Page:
An open foe may prove a curse, but a pretended friend is worse. –John Gay
“You’re pretty, you know,” Aaron said, settling into pushup position beside me.
With shaking arms, I started my push-ups, saying nothing.
“I don’t say that to people very much,” he said. “No hard feelings about yesterday, right?”
“Go away,” I murmured.
“I like your attitude,” Aaron said.
“I don’t like yours.”
“You might get used to it.”
“I’d rather not.”
“Do you have any cats?” he asked.
I was thrown off. “Yeah. One.”
“I have three cats. One calico, two grey. Do you like cats?”
We started having an actually normal conversation. I slowly let my guard down, and his smile looked less like a predator’s moment by moment.
The loneliness that had swallowed me the first two weeks started to dissipate. He gave me his number and said I could call him, but only if I wanted to.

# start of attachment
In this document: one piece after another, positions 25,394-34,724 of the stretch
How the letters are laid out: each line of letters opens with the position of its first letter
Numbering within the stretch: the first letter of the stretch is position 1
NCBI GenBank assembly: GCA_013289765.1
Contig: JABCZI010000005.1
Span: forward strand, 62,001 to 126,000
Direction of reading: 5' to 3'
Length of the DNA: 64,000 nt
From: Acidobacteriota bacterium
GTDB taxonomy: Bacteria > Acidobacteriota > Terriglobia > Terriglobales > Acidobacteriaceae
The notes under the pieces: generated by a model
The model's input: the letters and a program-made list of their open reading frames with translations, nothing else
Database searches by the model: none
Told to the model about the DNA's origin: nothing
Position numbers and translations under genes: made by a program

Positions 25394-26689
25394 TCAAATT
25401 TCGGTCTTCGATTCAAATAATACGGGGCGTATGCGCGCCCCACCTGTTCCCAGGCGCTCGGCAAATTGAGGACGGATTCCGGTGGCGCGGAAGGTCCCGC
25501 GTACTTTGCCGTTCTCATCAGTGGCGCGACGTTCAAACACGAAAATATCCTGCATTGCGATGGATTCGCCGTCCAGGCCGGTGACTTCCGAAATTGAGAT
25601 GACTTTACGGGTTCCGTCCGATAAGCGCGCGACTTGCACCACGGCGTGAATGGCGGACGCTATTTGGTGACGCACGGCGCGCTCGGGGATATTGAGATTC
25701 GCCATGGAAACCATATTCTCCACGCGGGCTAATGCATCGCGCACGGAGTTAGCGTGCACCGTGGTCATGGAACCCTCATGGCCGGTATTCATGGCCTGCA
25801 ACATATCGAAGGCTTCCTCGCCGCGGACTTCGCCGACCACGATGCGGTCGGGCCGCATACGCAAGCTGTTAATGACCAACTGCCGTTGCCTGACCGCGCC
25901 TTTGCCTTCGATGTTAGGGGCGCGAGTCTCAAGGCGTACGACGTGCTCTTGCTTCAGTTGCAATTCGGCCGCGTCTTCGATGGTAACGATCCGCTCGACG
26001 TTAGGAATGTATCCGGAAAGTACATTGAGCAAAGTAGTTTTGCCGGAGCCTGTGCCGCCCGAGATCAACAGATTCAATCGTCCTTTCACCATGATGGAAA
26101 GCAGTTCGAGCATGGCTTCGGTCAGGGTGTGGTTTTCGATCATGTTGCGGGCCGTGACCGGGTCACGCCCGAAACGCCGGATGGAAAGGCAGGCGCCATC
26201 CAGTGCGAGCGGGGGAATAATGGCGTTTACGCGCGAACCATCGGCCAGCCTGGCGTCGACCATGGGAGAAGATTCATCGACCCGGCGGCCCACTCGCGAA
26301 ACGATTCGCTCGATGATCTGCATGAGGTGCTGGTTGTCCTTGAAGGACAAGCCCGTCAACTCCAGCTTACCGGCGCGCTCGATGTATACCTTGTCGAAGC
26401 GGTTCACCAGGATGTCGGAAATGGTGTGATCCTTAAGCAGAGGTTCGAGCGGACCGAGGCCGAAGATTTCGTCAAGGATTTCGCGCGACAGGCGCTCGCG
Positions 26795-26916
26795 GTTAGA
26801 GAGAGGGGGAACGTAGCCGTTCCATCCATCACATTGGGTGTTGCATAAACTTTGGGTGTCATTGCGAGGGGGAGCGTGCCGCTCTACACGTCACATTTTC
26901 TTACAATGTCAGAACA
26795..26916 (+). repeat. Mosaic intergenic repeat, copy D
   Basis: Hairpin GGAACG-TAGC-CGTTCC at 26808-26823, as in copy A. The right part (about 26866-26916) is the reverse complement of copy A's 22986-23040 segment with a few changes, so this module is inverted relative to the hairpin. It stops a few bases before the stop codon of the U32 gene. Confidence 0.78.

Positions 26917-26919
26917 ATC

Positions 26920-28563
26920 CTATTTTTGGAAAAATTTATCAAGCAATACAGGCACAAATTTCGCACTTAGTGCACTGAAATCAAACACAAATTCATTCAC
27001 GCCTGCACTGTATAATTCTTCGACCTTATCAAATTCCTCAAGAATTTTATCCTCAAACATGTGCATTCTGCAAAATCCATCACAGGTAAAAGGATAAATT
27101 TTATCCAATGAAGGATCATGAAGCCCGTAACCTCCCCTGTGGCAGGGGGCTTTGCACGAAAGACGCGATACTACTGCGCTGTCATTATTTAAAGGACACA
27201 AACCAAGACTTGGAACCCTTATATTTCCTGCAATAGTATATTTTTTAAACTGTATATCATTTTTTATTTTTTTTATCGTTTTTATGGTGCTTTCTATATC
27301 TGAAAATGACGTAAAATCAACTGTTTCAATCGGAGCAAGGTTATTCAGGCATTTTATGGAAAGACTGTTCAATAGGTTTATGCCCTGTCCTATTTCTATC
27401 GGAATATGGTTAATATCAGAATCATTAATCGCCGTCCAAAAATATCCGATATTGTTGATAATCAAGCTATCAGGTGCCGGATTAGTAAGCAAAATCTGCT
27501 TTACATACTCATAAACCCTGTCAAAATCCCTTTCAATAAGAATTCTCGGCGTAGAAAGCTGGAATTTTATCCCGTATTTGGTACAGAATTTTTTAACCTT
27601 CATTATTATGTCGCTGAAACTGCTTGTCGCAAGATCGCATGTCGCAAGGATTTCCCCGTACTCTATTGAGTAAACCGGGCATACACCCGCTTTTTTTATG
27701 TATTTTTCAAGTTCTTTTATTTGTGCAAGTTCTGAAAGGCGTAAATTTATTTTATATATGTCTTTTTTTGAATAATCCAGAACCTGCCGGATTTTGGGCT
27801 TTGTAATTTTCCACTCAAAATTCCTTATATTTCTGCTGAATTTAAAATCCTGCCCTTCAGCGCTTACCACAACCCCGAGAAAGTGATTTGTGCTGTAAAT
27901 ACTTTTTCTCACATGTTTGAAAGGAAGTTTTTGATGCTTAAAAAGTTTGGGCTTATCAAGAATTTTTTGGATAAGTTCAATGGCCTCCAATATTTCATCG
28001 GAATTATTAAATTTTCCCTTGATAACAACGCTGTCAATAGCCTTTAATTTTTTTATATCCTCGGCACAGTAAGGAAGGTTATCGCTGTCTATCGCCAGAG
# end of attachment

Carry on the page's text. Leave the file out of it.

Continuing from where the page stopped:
This kindness did not last. I was quick to learn that his polite, sweet behavior was conditional, depending on whether his friends were watching.
When I told him I was probably moving away and wouldn’t come back next year, he led the whole group in a standing ovation.
And little by little, the very loneliness that his kindnesses had chipped away at hardened and grew.
Things would only get worse from here.
Post 23 in Socially Unacceptable: The Daily Life of a Queer Schizophrenic Wreck (2022)
This is an autobiographical series about my life, something I have wanted to do for a long time. I intend to add new content daily.
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